In the event that you genuinely believed that your driving was safe under the circumstances and there is evidence to suggest that it was reasonable for you to hold this belief, then you may have a defence to this charge.


It is a complete defence to this charge if we can show that you were acting under duress. That is, you were acting as a result of violence, or some other threat against you. The Court will need to be presented with evidence to show that you were coerced into the act by a third party, effectively rendering you an instrument of someone else’s criminal conduct.


The common law defence of necessity operates where the circumstances at hand (natural or human threats) require you to break the law in order to avoid even more dire consequences. Thus, there is some overlap with the defence of duress. It will need to be shown that you believed on reasonable grounds that you were placed in a situation of imminent peril. You may have a medical justification or it may be the case that you were acting in the course of protecting yourself or someone else.

Essentially, the Court will need to weigh up the act you have committed against the harm you would have experienced had you not acted in that manner. Further, the Court will need to be convinced that the act was proportionate to the potential harm.

Mental impairment

The law recognises that in some cases people will not be capable of evaluating the nature and quality of their conduct or more categorically, they will not know what they are doing is wrong. If it can be shown that you were suffering from some sort of mental disease, disorder or disturbance, as distinguished from a mere lack of self-control or impulsiveness, then you may have a defence to this charge.

Mental impairments may be either permanent or non-permanent and have been held to include disorders such as:

  • Schizophrenia
  • Hyperglycaemia
  • Psychomotor epilepsy
  • Cerebral arteriosclerosis

No Conviction

In the event that you are found guilty of an offence, section 16 of the Criminal Law (Sentencing) Act 1988 provides for the imposition of a penalty without a conviction being recorded. In order to achieve this, we will need to convince the Court that you are unlikely to reoffend and that there exists some other good reason (e.g. young age, good working background) for not recording the conviction.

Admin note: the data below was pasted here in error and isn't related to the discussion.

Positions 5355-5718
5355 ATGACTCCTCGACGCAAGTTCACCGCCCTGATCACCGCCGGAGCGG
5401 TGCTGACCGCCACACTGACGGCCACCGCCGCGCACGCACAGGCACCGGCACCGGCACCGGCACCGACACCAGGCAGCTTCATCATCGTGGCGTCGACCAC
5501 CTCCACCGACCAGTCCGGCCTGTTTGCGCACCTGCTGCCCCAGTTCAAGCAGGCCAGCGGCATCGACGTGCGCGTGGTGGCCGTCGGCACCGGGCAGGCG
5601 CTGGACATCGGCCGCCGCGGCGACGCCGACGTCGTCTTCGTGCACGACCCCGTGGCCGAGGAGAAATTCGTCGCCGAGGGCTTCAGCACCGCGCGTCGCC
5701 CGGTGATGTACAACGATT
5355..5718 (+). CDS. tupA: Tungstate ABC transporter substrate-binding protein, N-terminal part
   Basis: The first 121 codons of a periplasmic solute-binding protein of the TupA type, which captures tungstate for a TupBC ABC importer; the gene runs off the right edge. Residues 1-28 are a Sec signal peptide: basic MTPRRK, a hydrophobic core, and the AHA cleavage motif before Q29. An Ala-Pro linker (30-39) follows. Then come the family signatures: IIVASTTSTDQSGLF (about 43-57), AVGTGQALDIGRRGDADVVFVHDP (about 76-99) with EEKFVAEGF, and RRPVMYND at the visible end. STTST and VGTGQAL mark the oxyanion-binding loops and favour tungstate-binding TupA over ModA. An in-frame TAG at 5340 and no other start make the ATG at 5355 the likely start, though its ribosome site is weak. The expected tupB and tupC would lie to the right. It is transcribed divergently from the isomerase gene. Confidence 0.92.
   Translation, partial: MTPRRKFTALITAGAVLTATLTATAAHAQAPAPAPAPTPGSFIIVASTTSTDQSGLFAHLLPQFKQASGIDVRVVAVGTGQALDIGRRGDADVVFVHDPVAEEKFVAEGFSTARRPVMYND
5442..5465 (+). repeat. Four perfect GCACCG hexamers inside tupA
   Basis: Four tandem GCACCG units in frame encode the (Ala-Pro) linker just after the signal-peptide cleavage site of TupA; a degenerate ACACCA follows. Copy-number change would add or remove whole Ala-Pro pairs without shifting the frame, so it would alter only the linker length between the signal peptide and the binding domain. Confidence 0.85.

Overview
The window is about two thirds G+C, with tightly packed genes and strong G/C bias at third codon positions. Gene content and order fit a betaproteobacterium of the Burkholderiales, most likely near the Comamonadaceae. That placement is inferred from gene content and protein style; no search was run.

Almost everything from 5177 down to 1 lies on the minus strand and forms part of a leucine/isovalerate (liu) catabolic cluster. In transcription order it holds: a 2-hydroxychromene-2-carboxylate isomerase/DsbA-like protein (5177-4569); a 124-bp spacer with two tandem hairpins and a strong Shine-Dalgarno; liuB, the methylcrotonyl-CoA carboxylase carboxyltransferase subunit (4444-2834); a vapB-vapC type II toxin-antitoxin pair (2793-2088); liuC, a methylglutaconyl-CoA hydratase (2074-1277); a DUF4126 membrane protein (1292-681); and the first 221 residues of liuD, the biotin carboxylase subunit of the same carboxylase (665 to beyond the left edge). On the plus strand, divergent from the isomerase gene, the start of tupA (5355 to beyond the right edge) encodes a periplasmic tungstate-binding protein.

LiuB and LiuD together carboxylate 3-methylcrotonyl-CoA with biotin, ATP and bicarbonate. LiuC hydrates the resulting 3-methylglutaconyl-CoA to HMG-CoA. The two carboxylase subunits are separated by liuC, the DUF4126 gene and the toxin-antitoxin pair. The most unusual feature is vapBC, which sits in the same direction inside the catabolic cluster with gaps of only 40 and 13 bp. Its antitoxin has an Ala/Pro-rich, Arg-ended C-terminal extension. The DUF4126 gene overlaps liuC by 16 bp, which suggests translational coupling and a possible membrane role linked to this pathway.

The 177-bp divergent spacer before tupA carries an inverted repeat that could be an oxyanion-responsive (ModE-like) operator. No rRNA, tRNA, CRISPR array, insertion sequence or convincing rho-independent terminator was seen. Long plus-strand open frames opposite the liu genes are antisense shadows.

Suspended Sentence

If you find yourself in the unfavourable position of not only having been found guilty of an offence but also having been sentenced to a term of imprisonment, we may be able to obtain a suspended sentence on your behalf under section 38 of the Criminal Law (Sentencing) Act 1988. If you receive a suspended sentence, you will be required to enter into a good behaviour bond and to comply with any other conditions the Court sees fit to impose.

In previous cases, the solicitors at Caldicott Lawyers have negotiated with prosecutors to have the charge of causing death by dangerous driving reduced to lesser charges which did not result in imprisonment or driver’s licence disqualification.

The Prosecution must prove that:

  1. you were driving a motor vehicle;
  2. your driving was negligent, reckless or at a dangerous speed;
  3. your driving caused harm to a person.

Dangerous driving causing harm is a major indictable charge. The proceedings will initially commence in the Magistrates Court of South Australia. If there is sufficient evidence against you, the matter will then be transferred to the District Court of South Australia.

Mercorella v Page (1975) 12 SASR 431: “Drive” is defined broadly to include any physical act which actually propels or causes the motor vehicle propelled or put into motion.

R v Cornish (1988) 48 SASR 520: Impairment of driving skills through intoxication is to be taken into account in the objective assessment of the defendant’s manner of driving, and there is no need for the defendant to realise that his or her alcohol consumption created a potential danger.

Come and see the helpful team at Caldicott Lawyers for assistance in your matter.